Everything we do is in response to that: becoming what God has already made us, working out the salvation he has already given us, living a life worthy of what we have already received – becoming more and more like a stick of rock: holy and faithful all the way through.
This is called sanctification, which is really just a poncy word for what we pray in our Church Family Prayer: maturing in holiness.
We might also call it growing up – growing up, but in God’s family, becoming like Jesus. Like a child growing up we don’t notice some of it as it happens – but other things take a lot of effort.
I wonder where you think you are on the scale of faith growing up? Perhaps you’re very new to all this: you feel like a faith-baby?
Perhaps you feel like a faith-toddler, learning to crawl or walk, exploring faith, testing boundaries?
Perhaps you feel like you’re at school for the first time, maybe a bit overwhelmed with it all, but keen to learn more?
Perhaps you are at secondary school, digging into what it means to live the Christian life, but facing with some tough choices?
Maybe you’re in a rebellious phase – struggling to own your faith for yourself, not really sure about who you are?
Maybe you feel weary – you’ve heard it all before – and have lost the sense of joy and wonder you once had.
Where do you think you are on the scale of faith growing up, or maturing in holiness?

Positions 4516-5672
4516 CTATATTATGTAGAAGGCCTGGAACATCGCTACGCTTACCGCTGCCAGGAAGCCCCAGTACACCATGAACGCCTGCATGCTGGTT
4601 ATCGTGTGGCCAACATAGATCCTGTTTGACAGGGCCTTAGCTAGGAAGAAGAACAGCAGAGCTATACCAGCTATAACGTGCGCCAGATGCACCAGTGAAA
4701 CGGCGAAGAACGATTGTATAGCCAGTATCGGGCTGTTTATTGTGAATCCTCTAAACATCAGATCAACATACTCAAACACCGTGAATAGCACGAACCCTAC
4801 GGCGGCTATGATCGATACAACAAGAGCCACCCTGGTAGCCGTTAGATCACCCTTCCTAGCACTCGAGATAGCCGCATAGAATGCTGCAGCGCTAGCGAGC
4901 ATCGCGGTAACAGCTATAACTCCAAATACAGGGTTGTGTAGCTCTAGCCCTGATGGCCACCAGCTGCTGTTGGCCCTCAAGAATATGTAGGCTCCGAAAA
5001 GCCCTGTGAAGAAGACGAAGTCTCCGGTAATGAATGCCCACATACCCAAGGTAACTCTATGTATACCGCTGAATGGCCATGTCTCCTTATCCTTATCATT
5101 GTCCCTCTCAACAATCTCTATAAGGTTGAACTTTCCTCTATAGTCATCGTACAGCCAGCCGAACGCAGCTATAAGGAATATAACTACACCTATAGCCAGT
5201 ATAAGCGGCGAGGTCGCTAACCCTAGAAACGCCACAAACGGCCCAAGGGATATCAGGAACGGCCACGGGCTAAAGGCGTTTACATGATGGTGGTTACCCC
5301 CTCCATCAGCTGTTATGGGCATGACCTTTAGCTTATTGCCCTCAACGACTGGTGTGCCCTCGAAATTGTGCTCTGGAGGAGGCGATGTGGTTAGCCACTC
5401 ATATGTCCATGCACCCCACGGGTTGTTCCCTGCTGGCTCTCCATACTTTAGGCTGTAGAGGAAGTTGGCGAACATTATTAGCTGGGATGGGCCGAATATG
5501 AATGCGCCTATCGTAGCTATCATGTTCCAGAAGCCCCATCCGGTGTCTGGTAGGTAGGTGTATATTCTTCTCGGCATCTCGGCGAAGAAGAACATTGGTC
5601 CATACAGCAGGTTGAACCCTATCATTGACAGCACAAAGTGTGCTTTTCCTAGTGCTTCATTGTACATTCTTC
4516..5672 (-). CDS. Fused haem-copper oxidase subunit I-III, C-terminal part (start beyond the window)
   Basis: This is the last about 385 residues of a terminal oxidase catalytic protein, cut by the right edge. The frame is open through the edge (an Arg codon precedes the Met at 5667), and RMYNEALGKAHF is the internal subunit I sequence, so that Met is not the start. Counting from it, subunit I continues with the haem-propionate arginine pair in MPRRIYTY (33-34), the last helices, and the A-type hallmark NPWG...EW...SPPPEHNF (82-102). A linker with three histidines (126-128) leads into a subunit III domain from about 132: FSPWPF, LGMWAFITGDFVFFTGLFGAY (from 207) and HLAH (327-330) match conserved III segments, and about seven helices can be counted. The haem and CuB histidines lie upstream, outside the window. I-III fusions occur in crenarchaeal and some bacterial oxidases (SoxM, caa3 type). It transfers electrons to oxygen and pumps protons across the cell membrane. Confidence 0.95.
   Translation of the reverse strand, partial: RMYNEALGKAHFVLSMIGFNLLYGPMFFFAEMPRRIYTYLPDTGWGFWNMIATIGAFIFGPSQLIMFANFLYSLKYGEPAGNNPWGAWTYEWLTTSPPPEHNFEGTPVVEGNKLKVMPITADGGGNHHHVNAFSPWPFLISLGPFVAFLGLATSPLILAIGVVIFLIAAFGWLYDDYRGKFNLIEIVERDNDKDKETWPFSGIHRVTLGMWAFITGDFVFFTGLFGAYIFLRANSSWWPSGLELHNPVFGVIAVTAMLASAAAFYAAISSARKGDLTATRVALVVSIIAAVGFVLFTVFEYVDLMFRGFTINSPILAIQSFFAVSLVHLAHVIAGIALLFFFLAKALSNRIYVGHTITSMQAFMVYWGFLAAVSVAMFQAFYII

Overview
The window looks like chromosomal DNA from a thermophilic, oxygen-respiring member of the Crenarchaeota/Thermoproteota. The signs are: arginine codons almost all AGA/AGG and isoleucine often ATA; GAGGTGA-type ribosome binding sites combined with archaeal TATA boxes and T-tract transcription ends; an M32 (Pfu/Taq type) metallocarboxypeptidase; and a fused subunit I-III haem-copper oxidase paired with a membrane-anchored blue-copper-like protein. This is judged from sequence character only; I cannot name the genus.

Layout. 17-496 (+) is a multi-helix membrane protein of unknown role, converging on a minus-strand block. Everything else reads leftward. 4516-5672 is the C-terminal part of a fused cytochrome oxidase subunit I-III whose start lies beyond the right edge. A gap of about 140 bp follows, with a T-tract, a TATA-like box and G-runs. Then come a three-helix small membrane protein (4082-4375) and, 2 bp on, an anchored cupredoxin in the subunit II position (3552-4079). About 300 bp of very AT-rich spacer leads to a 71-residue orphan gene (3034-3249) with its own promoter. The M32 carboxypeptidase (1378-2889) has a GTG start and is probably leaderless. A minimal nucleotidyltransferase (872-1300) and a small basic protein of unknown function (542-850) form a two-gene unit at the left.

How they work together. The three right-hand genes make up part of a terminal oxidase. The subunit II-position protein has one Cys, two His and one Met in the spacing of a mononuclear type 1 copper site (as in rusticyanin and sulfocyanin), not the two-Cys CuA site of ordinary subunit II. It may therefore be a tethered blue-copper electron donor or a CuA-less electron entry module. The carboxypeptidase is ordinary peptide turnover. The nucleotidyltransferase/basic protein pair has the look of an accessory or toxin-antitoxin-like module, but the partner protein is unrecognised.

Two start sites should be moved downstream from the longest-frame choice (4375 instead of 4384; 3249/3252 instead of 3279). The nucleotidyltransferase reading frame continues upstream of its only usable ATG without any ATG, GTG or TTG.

To be honest, it doesn’t really matter where you are on the scale; what matters is this:
- you are aware of where you’re at, in terms of your maturity,
- you are joining in with God’s work within you, listening to his prompting, following his leading, as the Holy Spirit works within you, making you more like Jesus.
You see, sanctification – maturing in holiness – is not something we can do in our own strength. Living a life worthy of the calling we have received – it’s hard work, just like growing up!
God knows that. He made us, he loves us, he knows our weakness, and so he gives us his Holy Spirit to help – our part is joining in with what he is already doing within us.
So the question is: are you? Are you joining in?
If your answer is ‘yes’– keep it up! If I can help, let me know!
If you aren’t sure, or if the honest answer is ‘no’, but you want to grow in maturity, please please come and talk to me. I’d love to explore that together with you. Friends, we are not in this alone – we have each other, and we have the gift of the Holy Spirit.
So let’s make the most of both.